There are certain people you expect to see popping up on every magazine on the newsstand during a given week.
Barack Obama is obviously one of them, and then you've got the Lady Gaga/Justin Bieber group of pop culture titans. Somewhere way down the list is Fred Wilpon, but this week we're learning another lesson in why you should never say never.
The hubbub over his New Yorker interview hasn't even started to die down, but now Wilpon is making headlines all over again thanks to an interview he did with Sports Illustrated about the team's financial state.
In the interview, Wilpon tells Tom Verducci that the team is "bleeding cash" right now and stands to lose as much as $70 million this season. He also says that he's willing to settle the lawsuit with Madoff trustee Irving Picard, but that Picard is looking for more money than he is willing to pay up to make the problem go away.
That makes sense, since Picard has been finding success with other clawback actions to recover money associated with the Madoff mess. Wilpon keeps trying to change the story to what he knew, but the whole question has always been whether or not he should have known which is a far different burden of proof.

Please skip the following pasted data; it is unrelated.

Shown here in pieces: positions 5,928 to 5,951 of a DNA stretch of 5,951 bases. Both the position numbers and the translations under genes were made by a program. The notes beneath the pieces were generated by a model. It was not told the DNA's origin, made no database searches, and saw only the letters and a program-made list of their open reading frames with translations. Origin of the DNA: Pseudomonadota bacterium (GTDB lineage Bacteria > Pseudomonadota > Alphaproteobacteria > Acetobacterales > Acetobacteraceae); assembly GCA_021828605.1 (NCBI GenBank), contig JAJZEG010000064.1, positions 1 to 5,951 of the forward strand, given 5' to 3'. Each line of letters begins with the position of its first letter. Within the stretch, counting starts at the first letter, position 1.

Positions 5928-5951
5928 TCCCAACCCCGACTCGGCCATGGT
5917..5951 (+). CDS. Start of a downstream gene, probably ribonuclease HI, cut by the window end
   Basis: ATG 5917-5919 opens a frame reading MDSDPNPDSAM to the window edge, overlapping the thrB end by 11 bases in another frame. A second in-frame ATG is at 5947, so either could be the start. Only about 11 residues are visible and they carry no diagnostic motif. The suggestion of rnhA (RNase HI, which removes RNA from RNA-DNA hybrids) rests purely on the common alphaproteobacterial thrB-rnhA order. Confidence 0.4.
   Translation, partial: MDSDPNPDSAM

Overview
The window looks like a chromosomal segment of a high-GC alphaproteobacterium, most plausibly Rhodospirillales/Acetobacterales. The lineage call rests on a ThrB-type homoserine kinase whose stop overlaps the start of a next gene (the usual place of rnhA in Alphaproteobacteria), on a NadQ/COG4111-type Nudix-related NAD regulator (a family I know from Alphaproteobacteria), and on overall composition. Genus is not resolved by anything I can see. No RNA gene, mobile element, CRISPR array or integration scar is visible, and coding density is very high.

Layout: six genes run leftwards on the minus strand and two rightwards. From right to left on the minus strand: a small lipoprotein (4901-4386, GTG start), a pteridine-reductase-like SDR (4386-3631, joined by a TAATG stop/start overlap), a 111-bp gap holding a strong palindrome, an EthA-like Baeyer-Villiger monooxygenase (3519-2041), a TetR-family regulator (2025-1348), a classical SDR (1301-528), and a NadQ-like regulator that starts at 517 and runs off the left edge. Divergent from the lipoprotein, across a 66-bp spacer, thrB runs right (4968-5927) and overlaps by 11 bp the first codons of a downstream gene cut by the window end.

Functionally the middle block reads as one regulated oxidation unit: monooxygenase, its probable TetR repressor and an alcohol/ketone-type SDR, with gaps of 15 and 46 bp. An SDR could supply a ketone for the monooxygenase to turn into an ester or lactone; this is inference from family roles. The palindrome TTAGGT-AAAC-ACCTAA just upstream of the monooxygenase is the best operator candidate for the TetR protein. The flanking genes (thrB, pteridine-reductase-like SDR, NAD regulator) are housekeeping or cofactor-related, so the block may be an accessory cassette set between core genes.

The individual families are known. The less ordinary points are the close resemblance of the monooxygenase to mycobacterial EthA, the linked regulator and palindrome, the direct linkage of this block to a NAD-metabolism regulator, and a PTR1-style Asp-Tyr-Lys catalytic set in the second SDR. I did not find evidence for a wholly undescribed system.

Wilpon, in what qualifies as good news given the trajectory of this week, says that he fears the lawsuit could ultimately cause him to lose control of the Mets. He also discusses the hoped-for $200 million infusion from a minority investor, but even that basically underscores the desperate straits the Wilpons are in right now.
All of that cash will be heading out the door almost immediately, leaving the team in the same dismal place they are in without any outside investment. Taken all together, it is a picture of an empire in its final days.
Against that backdrop, it really doesn't matter all that much what Wilpon has to say about Jose Reyes, Carlos Beltran, David Wright or anybody else. There were those that wanted to make the argument that Wilpon has crushed the trade market or that he's made it impossible to re-sign Reyes as a free agent.
If either of those things are true, they were true long before the New Yorker went to press. Teams losing $70 million in a year where they need to service $100 million or more in debt don't sign free agents for hundreds of millions of dollars.
Everyone in baseball knows this and they knew it long before Wilpon opened his mouth to either publication. The die has already been cast for the next steps in the Mets saga, which means that things were going to play out the same way whether Wilpon called Reyes a handsome man with numerous lovely qualities or not.
Spreadsheets never excite people as much as trash talk does, but they're almost always more meaningful. The 2011 Mets are not the exception to this rule.